||Megan Abbott has for knack of creating situations that are irresistibly alluring; I read last year’s gloriously seductive DARE ME on the basis of a very brief blurb. A CWA Steel Dagger shortlisted crime thriller with a pyramid of hard-boiled cheerleaders in crisis at its centre - count me in. It was a cool, confident display of ruthless teenage competitive spirit and emotions on the edge. The bitchy banter and cruel glamour of the girls’ competitive physicality created deliciously dark scenery as Abbott’s characters twisted themselves into uncomfortable contortions. Secrets and lies, twists in the tails and stabs in the back kept me gripped from page one. When Abbott’s newest novel was announced I was desperate to catch The Fever.
Back within the claustrophobic confines of high school and all its hysteria, Abbott has swapped noir for disturbia in this unsettling story of a highly strung student body on the brink of breakdown when a mystery illness descends on a very public platform. An entire class witness the first traumatic seizure as overnight beauty Lise clatters from her chair, foaming at the mouth as her body revolts in angry spasms. Panic spreads quickly; parents, teachers and students are manic and mystified, the community is crawling with wild theories. Girls share scare stories between bathroom stalls and local YouTube is ablaze with shocking footage. Caught in the middle is Deenie, daughter of a teacher at school and sister to the high school heartthrob - her world is shaken by this terrifying unknown unknown.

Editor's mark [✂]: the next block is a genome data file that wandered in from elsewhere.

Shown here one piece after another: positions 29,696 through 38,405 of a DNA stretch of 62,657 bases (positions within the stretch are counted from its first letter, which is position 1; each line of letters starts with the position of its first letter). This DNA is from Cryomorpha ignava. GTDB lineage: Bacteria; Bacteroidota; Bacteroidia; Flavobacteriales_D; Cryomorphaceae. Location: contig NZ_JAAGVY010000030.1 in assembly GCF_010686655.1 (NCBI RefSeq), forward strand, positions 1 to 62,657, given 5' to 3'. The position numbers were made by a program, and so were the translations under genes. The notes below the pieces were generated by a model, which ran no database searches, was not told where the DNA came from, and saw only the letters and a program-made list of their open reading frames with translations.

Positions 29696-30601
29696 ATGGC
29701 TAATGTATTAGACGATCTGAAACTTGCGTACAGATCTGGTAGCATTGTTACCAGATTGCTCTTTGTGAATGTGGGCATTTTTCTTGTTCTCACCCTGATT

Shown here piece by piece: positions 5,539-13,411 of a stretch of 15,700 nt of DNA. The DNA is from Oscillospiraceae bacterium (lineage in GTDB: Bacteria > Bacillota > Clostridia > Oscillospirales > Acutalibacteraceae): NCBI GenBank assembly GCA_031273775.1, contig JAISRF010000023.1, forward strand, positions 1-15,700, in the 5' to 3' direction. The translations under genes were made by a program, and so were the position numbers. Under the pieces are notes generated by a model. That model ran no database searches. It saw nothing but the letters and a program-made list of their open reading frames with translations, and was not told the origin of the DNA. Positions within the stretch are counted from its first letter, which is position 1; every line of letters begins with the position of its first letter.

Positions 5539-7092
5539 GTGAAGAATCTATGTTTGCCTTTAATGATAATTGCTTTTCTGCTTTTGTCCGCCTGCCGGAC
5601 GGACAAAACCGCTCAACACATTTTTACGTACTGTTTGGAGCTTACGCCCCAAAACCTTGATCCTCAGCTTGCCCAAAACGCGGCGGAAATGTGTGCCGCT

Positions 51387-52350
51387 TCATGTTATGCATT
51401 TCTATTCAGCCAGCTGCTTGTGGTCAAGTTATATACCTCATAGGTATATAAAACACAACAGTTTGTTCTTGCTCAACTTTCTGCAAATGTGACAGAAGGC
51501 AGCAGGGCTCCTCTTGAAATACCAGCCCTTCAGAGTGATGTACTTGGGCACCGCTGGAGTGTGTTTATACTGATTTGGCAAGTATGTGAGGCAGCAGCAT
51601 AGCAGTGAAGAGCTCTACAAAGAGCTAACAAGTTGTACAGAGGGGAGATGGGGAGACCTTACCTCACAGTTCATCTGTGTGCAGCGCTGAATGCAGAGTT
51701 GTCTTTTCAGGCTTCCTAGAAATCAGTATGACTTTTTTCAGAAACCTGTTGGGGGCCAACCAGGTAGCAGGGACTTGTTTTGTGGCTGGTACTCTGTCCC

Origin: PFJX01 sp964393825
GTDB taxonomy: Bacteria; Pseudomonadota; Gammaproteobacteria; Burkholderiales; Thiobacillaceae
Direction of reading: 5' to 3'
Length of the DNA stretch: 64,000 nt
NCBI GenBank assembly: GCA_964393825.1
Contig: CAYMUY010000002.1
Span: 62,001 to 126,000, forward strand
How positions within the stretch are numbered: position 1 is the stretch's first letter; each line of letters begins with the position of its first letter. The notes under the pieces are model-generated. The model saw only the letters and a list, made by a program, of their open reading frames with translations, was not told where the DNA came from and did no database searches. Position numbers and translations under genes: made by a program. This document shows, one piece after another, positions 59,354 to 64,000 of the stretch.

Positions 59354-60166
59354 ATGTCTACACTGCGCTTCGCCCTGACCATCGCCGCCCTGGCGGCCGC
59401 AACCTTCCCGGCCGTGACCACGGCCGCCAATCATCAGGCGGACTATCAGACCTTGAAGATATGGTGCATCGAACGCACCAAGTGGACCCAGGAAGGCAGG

Abbott’s sticking with secrets and lies, gossip and greed, pressure and popularity: what it means to be young and impressionable, head-strong and heart-driven, desperately naïve and deathly dangerous. Despite some luxurious language, languorous flashbacks and climactic cinematic scenes (the seizures are particularly visceral) there is a sense of urgency that drives Deenie’s story forward at a furious pace taking the reader with her, as if we too are in danger of the fever striking again before the mystery is solved. I particularly loved how peripheral characters were assigned their own quirks, the town took on a Lynchian appeal; each home housing their own dark stories with a frantic, feral terror running throughout. A dangerously sticky slice of unsettling Americana, Abbott’s vision is intoxicating and tempting; a Twin Peaks High story that could captivate a crossover audience.